Infection control precautions are the first line of defense to protect workers from hepatitis B and other blood-borne diseases. For this reason, the Laboratory Centre for Disease Controlat Health Canada developed a uniform approach called "routine practices"
The purpose of routine practices is to prevent exposure to blood-borne diseases transmitted by needle stick accidents orfluid contact with an open wound, non-intact skin, or mucous membranes. Routine practices are to be used in conjunction with other control measures. An example is washing hands whenever gloves are removedor whenever the skin contacts potentially infectious fluids.
Routine practices recommend the use of engineering controls, safe work practices, and personal protective equipment to suit the specifictask and workplace.
Engineering controls include the use of equipment to isolate or contain the hazard, such as puncture-resistant containers for disposing of used sharps, or biological cabinets forcertain procedures in laboratories.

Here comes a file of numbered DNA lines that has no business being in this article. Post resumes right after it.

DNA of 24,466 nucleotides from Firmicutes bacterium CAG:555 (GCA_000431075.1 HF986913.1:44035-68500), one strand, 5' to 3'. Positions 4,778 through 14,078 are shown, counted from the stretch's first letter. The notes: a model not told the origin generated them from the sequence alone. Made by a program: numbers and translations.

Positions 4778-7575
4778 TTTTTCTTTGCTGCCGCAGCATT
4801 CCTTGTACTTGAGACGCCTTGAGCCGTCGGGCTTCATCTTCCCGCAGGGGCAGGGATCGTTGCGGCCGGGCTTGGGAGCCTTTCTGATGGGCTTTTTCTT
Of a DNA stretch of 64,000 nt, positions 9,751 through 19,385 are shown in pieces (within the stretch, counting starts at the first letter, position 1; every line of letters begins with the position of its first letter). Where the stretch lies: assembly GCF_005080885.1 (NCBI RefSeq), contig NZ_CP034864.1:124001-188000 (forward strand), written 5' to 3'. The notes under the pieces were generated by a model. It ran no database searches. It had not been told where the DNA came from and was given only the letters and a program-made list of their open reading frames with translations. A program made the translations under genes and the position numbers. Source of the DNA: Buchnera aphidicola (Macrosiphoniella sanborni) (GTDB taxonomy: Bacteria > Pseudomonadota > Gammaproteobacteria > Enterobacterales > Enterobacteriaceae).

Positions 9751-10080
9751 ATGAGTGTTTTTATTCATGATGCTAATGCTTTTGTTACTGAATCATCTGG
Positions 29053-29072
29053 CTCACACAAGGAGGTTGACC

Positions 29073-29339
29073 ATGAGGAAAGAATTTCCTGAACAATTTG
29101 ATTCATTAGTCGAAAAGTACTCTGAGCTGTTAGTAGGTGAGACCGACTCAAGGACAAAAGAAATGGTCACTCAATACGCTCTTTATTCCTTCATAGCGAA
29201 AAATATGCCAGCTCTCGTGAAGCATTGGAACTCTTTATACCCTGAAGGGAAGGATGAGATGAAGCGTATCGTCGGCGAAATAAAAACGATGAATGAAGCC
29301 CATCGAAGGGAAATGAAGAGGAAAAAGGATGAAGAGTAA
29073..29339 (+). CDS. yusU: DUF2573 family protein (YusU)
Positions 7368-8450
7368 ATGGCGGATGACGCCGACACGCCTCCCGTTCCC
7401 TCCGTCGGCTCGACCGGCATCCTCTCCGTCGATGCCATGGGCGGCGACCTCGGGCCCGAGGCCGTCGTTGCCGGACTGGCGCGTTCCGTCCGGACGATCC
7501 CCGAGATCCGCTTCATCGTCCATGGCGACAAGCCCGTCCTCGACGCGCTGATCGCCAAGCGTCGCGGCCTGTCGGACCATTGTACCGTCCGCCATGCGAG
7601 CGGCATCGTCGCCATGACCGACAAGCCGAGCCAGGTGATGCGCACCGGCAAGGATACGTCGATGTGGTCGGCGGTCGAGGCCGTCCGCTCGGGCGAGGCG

Personal protective equipment provides a barrier to blood and certain body fluids. Equipment recommended by routine practices include:
• gloves to protect thehands and skin
• masks and eye protection together or a face shield to protect mucous membranes of the eye, nose and mouth in any situation where splashes of blood or body fluids may occur• aprons to protect clothing from splashes with blood, or gowns if large quantities of blood are present or anticipated
Hepatitis B vaccines are licensed in Canada. They provide safe,reliable protection from hepatitis B when used either before or immediately after exposure to the virus. Tests show 90 to 95 percent of vaccinations of healthy people result in the development ofresistance against hepatitis B. At present, vaccination is the surest way to avoid acquiring hepatitis B as an occupational disease.
Side effects are usually mild with soreness at the injection site...
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